The strikes, deemed the largest of its kind, garnered worldwide attention and led to a series of legislative hearings including a lawsuit that ultimately ended the use of long-term solitary confinement in the state.

“We argued that prolonged solitary confinement is torture and cannot be imposed on any prisoner,” says Rachel Meeropol, senior staff attorney and associate director of legal training at CCR, which joined the lawsuit in 2012.

“We successfully settled the case based on California agreeing to release thousands of prisoners who’d been in solitary confinement for decades into general population prisons. Under the settlement, California no longer puts prisoners in solitary based on gang association alone which is how so many people ended up there for so long.”

Meeropol said Texas appears to be out-of-step with the rest of the country which is moving away from solitary confinement.

“We’ve seen several states over the last decade recognize that solitary confinement is not necessary for prison security,” she states. “In fact, it’s counter-productive, and based on the (UT-Austin) report, it seems clear that Texas’ solitary confinement system violates the Eighth Amendment and is desperately in need of reform.”

In March of this year, three death row prisoners in Louisiana filed a lawsuit on behalf of all death row inmates at Louisiana State Penitentiary at Angola, asking for a change to the prison’s policy that automatically places all of them in solitary confinement without opportunity to challenge their placement.

Betsy Ginsberg, director of the Civil Rights Clinic and clinical associate professor of law at Yeshiva University’s Benjamin N. Cardozo School of Law, believes such lawsuits can set a pattern for change elsewhere in the country.

“Prisons have a set of factors to take into account to determine what level of security a prisoner needs,” she said.  “It doesn’t need to rely just on someone’s sentence….. It should be how well they behave inside a prison.”

Ginsberg said the growing opposition to solitary confinement has been boosted by statements from Supreme Court Justices Stephen Breyer and Anthony Kennedy.

“The view that is gaining consensus is that it is inhumane,” she said.

That’s encouraging to Graves, who has been crisscrossing the state to provide resources to the wrongfully convicted and ensure they have support to re-enter back into society. Graves was influential in convincing a key witness to testify in Alfred Brown’s case, the latest Texas death row exoneree.

He has also in demand as a speaker on criminal justice issues at universities and organizations across the country. Recent appearances include: the American Bar Association Death Penalty Representation Project’s 25th anniversary with retired Supreme Court Justice John Paul Stevens and the Anti-Defamation League’s Summer Association Program.

Graves also testified at the U.S. Senate Judiciary Hearing on Solitary Confinement led by Sen. Dick Durbin (D-Ill), and frequently presents at ACLU Continuing Legal Education workshops.

Even as he sees reform happening in other states, he worries he will still wait a long time before anything changes in his home state.

“Texas laws are disconnected from the reality on the streets,” said Graves, who is now studying for a criminal justice degree through an online program with the University of Maryland.

“[It’s] one of the worst states when it comes to inhumane punishment.”

Christine Bolaños, a  freelance writer based in Austin, Texas,  covers government, education, human interest features and business for numerous international, national and local outlets. Her work is can be accessed at or  She welcomes readers’ comments.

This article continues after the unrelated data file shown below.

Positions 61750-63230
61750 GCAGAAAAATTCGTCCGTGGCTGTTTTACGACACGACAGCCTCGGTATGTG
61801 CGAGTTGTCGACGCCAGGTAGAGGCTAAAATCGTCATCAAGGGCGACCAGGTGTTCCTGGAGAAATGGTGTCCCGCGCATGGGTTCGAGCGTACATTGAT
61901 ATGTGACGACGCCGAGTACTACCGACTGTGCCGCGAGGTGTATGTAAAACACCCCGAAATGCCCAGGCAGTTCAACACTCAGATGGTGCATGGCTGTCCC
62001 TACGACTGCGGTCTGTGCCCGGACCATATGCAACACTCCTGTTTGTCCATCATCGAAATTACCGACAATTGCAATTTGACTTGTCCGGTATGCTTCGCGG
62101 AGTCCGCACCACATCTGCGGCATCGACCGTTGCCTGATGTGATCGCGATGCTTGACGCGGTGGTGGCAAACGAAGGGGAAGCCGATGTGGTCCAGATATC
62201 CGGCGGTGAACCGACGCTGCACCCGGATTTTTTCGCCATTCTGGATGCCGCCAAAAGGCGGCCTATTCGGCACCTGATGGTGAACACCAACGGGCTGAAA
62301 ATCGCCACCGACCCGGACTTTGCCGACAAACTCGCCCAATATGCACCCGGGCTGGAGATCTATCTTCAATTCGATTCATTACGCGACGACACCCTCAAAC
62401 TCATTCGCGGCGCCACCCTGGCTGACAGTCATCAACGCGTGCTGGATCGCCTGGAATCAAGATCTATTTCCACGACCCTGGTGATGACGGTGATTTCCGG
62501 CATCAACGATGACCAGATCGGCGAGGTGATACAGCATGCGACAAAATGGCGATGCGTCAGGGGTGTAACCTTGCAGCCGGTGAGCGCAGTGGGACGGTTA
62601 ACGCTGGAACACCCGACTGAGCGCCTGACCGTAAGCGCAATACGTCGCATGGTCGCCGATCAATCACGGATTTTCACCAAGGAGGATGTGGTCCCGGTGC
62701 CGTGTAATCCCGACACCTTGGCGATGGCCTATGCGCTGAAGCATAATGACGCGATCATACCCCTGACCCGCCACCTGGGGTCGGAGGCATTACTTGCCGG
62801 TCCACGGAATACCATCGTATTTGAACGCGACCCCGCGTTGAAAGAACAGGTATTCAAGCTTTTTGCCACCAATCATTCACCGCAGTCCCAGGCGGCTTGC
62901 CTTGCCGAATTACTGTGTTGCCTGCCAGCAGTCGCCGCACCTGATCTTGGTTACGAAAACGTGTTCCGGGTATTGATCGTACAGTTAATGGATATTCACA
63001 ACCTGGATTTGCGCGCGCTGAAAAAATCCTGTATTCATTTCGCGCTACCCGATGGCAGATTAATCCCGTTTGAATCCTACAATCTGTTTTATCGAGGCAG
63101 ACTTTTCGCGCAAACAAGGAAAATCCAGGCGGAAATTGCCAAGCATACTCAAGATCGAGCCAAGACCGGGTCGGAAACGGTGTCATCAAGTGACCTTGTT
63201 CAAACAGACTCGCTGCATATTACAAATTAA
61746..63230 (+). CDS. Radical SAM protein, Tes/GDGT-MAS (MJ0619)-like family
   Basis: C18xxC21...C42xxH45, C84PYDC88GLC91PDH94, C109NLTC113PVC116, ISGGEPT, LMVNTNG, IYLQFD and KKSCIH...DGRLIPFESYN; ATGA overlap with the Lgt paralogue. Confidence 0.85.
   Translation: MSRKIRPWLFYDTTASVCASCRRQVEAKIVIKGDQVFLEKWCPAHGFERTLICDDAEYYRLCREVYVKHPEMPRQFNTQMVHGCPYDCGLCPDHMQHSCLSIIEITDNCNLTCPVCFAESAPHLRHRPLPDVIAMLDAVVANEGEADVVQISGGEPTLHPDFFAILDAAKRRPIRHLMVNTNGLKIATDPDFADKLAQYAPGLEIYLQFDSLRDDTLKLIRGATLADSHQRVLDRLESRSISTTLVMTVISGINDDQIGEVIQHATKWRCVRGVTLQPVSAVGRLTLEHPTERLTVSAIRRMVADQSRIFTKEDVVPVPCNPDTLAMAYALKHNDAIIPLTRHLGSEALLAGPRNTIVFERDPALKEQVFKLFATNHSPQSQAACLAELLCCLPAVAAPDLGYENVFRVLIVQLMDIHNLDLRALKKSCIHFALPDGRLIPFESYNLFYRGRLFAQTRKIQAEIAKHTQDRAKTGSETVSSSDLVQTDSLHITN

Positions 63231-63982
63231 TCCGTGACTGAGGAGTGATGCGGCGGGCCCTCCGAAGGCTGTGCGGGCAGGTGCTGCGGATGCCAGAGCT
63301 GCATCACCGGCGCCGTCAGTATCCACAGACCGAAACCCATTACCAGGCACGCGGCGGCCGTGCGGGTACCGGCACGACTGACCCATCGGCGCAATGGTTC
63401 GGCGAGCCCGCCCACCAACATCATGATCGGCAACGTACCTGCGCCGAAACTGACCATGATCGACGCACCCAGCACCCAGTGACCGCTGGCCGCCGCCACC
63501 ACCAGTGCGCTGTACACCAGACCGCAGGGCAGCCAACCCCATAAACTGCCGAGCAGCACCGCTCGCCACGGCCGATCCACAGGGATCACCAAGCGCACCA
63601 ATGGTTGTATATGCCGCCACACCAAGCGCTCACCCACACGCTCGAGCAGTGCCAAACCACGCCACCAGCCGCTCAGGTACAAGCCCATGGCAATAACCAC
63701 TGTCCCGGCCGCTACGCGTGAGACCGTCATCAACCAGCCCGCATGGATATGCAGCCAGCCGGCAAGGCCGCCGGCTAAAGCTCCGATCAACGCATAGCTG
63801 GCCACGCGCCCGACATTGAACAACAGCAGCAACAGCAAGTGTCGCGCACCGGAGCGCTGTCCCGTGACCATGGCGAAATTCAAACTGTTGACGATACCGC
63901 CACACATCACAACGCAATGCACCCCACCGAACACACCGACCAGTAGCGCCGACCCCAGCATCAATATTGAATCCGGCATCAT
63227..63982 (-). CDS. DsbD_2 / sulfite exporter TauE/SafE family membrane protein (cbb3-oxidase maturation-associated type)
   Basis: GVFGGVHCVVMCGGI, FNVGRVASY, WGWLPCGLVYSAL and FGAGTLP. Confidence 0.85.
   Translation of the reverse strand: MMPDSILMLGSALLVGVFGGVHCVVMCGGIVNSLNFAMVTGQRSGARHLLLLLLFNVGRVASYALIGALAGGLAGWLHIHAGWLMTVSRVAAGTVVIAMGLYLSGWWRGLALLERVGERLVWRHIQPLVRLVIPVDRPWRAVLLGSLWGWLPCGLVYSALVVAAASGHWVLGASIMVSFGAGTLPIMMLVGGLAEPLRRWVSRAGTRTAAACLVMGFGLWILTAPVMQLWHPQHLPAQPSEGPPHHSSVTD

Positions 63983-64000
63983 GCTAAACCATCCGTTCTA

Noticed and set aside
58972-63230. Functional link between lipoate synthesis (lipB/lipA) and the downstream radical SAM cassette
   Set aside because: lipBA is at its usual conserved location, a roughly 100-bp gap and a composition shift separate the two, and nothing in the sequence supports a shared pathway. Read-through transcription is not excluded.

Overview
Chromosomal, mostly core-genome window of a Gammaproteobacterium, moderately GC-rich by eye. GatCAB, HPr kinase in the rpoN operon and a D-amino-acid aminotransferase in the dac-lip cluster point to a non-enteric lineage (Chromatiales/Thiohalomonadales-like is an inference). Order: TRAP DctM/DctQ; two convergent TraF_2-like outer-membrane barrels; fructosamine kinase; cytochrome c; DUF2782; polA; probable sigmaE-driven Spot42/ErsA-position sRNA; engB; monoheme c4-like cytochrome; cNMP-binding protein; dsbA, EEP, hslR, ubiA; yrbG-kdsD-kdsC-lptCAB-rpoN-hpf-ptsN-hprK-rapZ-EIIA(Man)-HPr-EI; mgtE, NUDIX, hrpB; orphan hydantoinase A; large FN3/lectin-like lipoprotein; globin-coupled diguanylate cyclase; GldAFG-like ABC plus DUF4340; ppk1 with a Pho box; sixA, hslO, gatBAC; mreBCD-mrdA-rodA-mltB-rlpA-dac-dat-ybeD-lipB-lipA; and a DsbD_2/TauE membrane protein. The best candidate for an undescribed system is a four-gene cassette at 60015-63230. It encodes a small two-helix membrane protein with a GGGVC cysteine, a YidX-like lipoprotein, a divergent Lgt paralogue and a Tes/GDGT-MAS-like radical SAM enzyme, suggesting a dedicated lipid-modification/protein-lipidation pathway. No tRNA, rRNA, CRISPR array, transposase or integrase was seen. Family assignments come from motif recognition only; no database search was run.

Execution Delays: How Long Is Too Long?

Arthur Lee Giles in Alabama has been waiting nearly four decades for a possible execution. His glacial march to the death chamber exposes a conundrum at the heart of U.S. death penalty. Condemned prisoners often spend decades on death row before being executed—if the execution ever happens at all. About 40 percent of the 2,739 people on death row have spent at least 20 years there.

In 1979, Arthur Lee Giles, then 19, was sentenced to death in Blount County, Al. Nearly 40 years later, he is still waiting to be executed. His glacial march to execution exposes a conundrum at the heart of U.S. death penalty, reports Slate. Condemned prisoners often spend decades on death row before being executed—if the execution ever happens at all—a fact that undermines any retributive value capital punishment might provide. About 40 percent of the 2,739 people on death row have spent at least 20 years awaiting execution, and 1 in 3 of these prisoners are older than 50, says the Fair Punishment Project. The Los Angeles Times says two dozen men on California’s death row require walkers and wheelchairs, and one is living out his days in bed wearing diapers. In North Carolina, nine death row prisoners have died of natural causes since 2006, the same year the state last executed someone.

The process that creates those delays cannot be eliminated without a corresponding increase in the risk of wrongful executions. Since 1973, 157 men and women have been exonerated. Decades spent awaiting an uncertain execution inflicts an additional and cruel layer of punishment on the condemned. Most death row inmates are housed alone for years in tiny concrete cells even as a growing body of evidence suggests the psychological burden of solitary confinement is tantamount to torture. In 2015, Supreme Court Justice Anthony Kennedy questioned the humanity of confining prisoners “in a windowless cell no larger than a typical parking spot.” With public support for executions at historic lows, death row delays seem likely to increase. Just 20 of the nearly 3,000 prisoners on death row nationwide were executed last year. To combat delays, California voters narrowly passed Proposition 66 last year, which promised to speed up executions by imposing more severe limitations on the death penalty appeals process.